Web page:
US pastor rethinking on cancelling Quran burning (Third Lead)By Arun Kumar, IANS
Thursday, September 9, 2010
WASHINGTON - A Florida pastor who called off his controversial Quran burning plan was “rethinking” his position after being told that there was no deal on moving the proposed Islamic center near New York’s ground zero.
The new twist late Thursday was one of several on a day when President Barack Obama and Defence Secretary Robert Gates urged the Rev. Terry Jones to call off the Quran burning event planned for the ninth anniversary of the Sep 11, 2001, terrorist attacks.
During the afternoon, Jones cancelled his plan to burn copies of the Quran, based on what he said were assurances from a local Muslim leader that the Islamic center in New York would be moved — an assertion rejected by the center’s visionary in New York.
Jones, leader of the Gainesville, Florida-based Dove World Outreach Center, announced he will travel Saturday to New York to meet with the religious leader behind the planned mosque, Imam Feisal Abdul Rauf, about a new location.
Hours later, Rauf and Imam Muhammad Musri, a Florida Muslim leader who appeared with Jones, said no agreement on a meeting or relocation of the mosque had been reached.
Wayne Sapp, associate pastor of the small church, told CNN that the Quran burning scheduled for Saturday was postponed until the proposed meeting in New York is confirmed.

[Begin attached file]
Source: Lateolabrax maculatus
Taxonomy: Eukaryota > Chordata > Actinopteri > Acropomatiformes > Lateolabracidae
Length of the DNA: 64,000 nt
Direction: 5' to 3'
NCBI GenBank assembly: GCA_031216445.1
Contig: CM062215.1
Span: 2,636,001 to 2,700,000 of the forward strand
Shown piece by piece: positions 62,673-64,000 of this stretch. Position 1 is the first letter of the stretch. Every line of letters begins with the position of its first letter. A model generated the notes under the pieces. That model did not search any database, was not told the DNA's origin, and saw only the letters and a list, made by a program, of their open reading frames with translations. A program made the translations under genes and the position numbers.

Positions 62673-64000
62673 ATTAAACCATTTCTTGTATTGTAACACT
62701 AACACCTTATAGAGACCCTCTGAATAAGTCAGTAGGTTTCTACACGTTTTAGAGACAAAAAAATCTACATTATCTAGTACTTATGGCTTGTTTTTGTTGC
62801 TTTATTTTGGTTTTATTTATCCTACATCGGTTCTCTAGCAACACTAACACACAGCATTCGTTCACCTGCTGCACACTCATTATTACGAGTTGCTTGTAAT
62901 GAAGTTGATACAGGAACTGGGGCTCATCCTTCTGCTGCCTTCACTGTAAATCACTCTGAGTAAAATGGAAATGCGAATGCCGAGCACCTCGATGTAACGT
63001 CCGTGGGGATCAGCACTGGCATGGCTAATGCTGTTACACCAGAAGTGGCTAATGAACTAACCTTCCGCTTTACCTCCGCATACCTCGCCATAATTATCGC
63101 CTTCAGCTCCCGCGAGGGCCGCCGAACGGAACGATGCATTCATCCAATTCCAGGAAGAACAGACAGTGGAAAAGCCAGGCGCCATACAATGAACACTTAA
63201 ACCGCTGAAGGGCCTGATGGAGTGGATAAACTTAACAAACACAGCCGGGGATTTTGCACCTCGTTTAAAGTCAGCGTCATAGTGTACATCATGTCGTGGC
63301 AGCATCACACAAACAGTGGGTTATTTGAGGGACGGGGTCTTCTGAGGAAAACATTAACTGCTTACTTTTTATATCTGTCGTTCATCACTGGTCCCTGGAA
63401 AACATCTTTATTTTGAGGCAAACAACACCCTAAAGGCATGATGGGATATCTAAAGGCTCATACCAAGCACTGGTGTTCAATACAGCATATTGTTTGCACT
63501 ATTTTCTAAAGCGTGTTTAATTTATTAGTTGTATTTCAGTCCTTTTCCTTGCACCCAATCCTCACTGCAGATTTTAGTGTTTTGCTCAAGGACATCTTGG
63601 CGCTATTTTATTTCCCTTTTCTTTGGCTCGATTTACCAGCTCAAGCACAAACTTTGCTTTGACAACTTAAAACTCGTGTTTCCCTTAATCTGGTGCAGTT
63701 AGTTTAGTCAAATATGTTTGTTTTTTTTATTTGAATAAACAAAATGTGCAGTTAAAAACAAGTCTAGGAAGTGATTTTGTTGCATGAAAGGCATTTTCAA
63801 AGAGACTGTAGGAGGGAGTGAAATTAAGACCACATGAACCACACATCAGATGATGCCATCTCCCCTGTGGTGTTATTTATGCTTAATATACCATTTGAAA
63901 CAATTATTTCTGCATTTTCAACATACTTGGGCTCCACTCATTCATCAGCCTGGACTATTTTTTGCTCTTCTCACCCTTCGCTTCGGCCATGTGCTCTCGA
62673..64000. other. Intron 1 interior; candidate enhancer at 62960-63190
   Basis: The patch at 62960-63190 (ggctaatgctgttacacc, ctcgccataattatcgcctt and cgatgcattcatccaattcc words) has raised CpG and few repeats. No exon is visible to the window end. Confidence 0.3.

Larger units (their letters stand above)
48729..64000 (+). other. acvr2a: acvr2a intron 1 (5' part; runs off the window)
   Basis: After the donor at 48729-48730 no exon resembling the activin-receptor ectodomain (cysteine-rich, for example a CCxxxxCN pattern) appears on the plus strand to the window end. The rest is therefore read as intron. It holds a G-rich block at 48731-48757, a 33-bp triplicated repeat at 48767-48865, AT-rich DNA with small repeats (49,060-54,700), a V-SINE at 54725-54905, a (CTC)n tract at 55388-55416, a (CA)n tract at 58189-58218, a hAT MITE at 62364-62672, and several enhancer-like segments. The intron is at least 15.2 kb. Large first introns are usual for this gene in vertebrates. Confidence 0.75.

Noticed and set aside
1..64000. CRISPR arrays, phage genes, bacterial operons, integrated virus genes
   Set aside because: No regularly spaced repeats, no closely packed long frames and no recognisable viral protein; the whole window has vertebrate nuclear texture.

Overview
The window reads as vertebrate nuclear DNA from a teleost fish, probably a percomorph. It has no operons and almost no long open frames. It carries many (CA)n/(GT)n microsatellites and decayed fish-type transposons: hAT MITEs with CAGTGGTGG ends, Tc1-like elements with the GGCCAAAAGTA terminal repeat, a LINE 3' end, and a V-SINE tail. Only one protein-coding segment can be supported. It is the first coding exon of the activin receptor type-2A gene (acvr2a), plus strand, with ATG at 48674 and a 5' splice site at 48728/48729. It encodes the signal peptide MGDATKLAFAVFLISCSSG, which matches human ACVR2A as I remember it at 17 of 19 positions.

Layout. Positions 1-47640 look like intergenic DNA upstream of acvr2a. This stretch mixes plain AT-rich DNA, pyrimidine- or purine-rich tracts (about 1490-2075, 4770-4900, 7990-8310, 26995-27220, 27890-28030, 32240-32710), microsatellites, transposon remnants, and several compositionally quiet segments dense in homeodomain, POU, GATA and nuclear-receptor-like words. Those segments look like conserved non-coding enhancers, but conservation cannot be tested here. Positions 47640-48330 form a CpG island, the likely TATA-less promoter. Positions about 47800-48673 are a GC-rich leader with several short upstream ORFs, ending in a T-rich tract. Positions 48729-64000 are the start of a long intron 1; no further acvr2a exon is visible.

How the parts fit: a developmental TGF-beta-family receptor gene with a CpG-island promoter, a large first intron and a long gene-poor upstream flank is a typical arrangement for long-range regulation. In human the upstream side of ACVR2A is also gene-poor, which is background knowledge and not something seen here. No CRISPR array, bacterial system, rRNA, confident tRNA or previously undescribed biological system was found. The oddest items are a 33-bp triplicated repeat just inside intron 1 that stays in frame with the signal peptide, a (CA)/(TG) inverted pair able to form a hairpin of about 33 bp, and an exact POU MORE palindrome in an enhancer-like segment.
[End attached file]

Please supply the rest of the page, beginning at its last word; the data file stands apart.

The church will wait 24 hours to confirm the meeting will take place before making any further decision about the Quran burning, Sapp said.
The back-and-forth over the mosque location and the meeting continued into the evening Thursday. Jones insisted he had been told of a deal on moving the center, but Musri said instead he was brokering a meeting with Rauf.
“We are cancelling the event because they have agreed to move the ground zero mosque,” Jones said, claiming his announcement was based on several conversations with Musri.
But the latter said he had not spoken with Rauf and was not authorised to say the Islamic center would be moved. Jones may have “stretched” their conversations to say there was a deal, Musri told CNN. He said he believes Jones knows there was no deal on the mosque.
Jones’ plans to burn the Qurans had set off a firestorm of concern, including from US military leaders who said the event would imperil the lives of troops abroad, chiefly Islamic Afghanistan and Pakistan.
The pastor told reporters Thursday that he took a phone call from Gates, who “was very gracious and encouraged us not to continue”. The call was later confirmed by CNN.
Also Thursday, real estate mogul Donald Trump offered to buy the lower Manhattan site where the Muslim group plans to build an Islamic community center, for 25 percent more than the current owners paid for it.
Interpol Thursday issued a global alert to its 188 member countries, warning of a “strong likelihood” of violent attacks if the Quran burning proceeded.
(Arun Kumar can be contacted at firstname.lastname@example.org)